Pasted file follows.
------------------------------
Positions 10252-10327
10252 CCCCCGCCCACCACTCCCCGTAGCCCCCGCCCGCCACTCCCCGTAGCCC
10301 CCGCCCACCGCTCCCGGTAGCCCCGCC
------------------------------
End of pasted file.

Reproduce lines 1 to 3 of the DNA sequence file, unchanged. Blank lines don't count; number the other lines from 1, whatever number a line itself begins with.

Positions 10252-10327
10252 CCCCCGCCCACCACTCCCCGTAGCCCCCGCCCGCCACTCCCCGTAGCCC
10301 CCGCCCACCGCTCCCGGTAGCCCCGCC